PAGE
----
thWomen now make up nearly 60% of players of games on mobile devices.  BOOYAH!

Now, I’m not advocating for more “Hello, Kitty” or (FSM forbid) PINK in mobility, but I AM pointing this out to say to the developers, “You cannot afford to continue to think that games, particularly mobile games, are for men.”  In fact, with social multi-player games, women are even a BIGGER percentage.  As a woman, I can give my opinion on why I think that’s an obvious, no-brainer conclusion: as a whole (and there are always exceptions), I have found that we are more cooperative, more social, than men.  So, duh!  Of COURSE we’re going to be a bigger consumer of social, and even casual, games.

And here’s pro tip number 2: you want to get your claws into the toddlers? Infants? Pre-teens? Teens?  Guess who you’re going to have to go through: Mom, not Dad.  So not only have women become the majority consumer of mobile games, but they have a huge influence over the rest of the family.  According to EEDAR, a California research firm that specializes in researching video games, women are more likely to play these games with family members and send (and I’d assume accept) those annoying Facebook game invitations.  (Remember I said there are exceptions?  Yeah, my husband is more likely to play on the Playstation 3 with our son. I tend not to be able to stay with console games for long. But then, I didn’t grow up with a console and my husband did.)

Now before you start feeling threatened, according to EEDAR men still are in the majority in PC and console gaming, but that lead has shrunk from 72% in 2002 to only 53% in 2012.

Even stranger still, according to the USA Today article, Big Fish Games (a game publisher on the PC, iOS, and Android platforms) says that their Big Fish Casino game, which you would think would lean male, actually gets 65% of their revenue from women. (Disclaimer: I have been a BFG member since 2009. I generally play hidden object games, although I have some time management style games too. And yes, I have bought games for my son as well.)

So you can’t assume anything about technology anymore.

Source: USA Today

5 COMMENTS

  1. Good stuff. The more i think about it my wife plays alot more games on her phone than I do on mine. I have a much bigger screen (4.7″ Titan vs 3.5″ iPhone 4) and yet somewhere along the line i’ve stopped playing games entirely. When I get a spare moment i’m usually checking my twitter feed or CNN app and reading articles.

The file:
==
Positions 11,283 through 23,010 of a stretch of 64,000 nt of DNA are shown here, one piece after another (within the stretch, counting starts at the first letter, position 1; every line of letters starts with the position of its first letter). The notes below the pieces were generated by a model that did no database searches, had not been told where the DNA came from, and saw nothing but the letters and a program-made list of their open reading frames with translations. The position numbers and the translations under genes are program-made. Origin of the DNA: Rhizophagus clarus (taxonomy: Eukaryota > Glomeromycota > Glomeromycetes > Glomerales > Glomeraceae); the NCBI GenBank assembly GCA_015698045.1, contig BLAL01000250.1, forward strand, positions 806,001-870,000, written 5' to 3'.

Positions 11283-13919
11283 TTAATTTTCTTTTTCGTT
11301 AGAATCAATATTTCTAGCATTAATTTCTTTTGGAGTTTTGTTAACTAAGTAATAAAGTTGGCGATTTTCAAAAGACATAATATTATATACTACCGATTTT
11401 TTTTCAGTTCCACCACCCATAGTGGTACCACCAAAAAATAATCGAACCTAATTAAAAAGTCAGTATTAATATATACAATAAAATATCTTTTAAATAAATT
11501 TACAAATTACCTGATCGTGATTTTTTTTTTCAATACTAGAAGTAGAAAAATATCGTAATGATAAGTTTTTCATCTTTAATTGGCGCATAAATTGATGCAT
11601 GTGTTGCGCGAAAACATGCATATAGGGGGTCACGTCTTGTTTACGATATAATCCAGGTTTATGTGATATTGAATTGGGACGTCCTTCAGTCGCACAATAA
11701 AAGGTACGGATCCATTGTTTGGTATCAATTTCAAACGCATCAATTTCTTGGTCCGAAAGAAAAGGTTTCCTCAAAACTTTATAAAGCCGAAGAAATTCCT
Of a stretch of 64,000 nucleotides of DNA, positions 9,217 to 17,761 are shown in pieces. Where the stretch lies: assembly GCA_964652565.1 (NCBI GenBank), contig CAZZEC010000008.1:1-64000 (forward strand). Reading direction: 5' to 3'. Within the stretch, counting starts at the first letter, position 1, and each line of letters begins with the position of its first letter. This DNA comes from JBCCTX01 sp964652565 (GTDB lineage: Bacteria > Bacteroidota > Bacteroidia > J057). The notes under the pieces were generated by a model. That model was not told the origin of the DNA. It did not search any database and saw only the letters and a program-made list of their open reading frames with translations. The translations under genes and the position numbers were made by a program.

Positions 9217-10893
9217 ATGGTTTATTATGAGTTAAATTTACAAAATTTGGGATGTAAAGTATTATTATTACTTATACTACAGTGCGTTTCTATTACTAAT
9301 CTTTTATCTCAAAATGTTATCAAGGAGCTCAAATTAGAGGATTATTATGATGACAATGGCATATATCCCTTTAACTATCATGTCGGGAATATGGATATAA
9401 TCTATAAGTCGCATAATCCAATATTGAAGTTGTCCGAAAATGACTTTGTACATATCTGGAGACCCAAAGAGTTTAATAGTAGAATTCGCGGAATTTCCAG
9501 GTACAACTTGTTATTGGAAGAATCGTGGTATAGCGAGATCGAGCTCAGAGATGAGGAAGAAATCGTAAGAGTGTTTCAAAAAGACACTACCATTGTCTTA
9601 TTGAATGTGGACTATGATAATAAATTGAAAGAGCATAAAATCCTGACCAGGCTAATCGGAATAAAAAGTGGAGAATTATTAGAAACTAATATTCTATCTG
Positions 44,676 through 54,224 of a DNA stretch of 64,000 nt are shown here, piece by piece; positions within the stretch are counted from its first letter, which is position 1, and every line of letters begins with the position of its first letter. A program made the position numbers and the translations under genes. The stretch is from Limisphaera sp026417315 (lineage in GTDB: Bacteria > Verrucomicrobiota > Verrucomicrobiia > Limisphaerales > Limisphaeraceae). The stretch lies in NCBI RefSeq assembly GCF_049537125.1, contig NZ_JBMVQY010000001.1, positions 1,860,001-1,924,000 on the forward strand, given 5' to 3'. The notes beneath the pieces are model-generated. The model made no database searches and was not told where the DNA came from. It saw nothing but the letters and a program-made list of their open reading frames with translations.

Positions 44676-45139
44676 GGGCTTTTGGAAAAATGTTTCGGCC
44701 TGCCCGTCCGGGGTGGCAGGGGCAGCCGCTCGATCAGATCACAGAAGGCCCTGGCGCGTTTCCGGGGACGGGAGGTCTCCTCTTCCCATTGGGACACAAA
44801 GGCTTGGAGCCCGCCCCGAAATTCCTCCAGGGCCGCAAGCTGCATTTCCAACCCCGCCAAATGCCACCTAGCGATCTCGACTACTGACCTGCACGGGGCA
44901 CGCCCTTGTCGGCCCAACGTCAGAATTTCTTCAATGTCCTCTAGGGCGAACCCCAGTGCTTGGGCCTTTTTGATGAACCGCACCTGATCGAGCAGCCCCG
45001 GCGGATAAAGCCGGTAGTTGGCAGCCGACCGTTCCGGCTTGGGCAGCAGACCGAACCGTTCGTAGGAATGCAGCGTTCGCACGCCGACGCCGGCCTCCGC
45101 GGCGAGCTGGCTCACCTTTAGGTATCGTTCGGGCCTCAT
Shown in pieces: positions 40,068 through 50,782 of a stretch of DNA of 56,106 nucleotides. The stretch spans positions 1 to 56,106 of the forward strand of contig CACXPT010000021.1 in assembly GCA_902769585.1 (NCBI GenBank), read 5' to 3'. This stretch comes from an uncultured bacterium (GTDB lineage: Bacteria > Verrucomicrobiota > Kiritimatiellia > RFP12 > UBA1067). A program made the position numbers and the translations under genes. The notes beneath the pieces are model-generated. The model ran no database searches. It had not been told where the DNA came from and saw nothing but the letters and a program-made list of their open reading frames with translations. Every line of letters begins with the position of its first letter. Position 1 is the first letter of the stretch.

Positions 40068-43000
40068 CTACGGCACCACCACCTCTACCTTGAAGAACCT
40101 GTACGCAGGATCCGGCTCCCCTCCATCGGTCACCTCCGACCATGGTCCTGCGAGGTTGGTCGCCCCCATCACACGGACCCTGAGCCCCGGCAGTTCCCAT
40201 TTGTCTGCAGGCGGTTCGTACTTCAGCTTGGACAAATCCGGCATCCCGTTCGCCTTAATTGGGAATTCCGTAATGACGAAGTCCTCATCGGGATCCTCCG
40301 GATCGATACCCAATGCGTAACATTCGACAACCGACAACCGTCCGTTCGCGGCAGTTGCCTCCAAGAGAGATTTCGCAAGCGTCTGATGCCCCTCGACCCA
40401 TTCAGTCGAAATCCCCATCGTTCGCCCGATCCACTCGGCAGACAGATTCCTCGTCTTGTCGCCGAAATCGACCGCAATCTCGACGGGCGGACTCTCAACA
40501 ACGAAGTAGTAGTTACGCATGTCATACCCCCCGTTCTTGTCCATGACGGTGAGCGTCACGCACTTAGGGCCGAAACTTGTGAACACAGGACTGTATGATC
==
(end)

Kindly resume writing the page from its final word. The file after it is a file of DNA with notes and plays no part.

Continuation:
I just had to hard reset my phone and realized there wasn’t a single game I felt compelled to re-install.

    When we think about Words with Friends and other games people talk about being so important thats not hardcore gamers.

  2. Yeah, I agree that women tend more towards the “casual game” category, BUT I play a free-to-play MMO and there are a lot of (real) women, too.

    It also occurred to me that the under-25 or so crowd has grown up with computers and consoles, and is very very comfortable with technology, so it wouldn’t surprise me that that also plays a part in women playing PC and console games. And remember that MMOs have a very cooperative, social aspect to them: guilds, and having to band together to take down bosses. I really think that age and exposure as children MUST play a part in this. At my mother’s age (65), it’s probably still a rare thing. At my age (41), I would guess (and this is based on my own experiences only, so it’s probably INCREDIBLY subjective. My experiences tend towards people who are more educated and technologically savvy) that console games, things like Diablo (<3 <3 <3) are not rare, but still uncommon. I would not be surprised if the male:female ratio in the under-25 group is closer to that 53:47 percentage.

  3. At the risk of saying more about myself, I have to admit I’ve always said that I had “guy tastes” in lots of areas: I like to watch sports, I grew up with SciFi, I love technology, I prefer action movies and Can’t Stand “chick flicks”, so I probably skew that data a bit. But I also cross-stitch, I’m learning to knit, and in the last year I discovered OPI nail laquer.

    There could also be a generations-removed aspect of Women’s Liberation: being able to explore all likes and dislikes, and not having to be pigeonholed into what’s “proper.”

    There is never just 1 reason for something happening, but all of these things mentioned could have influence.

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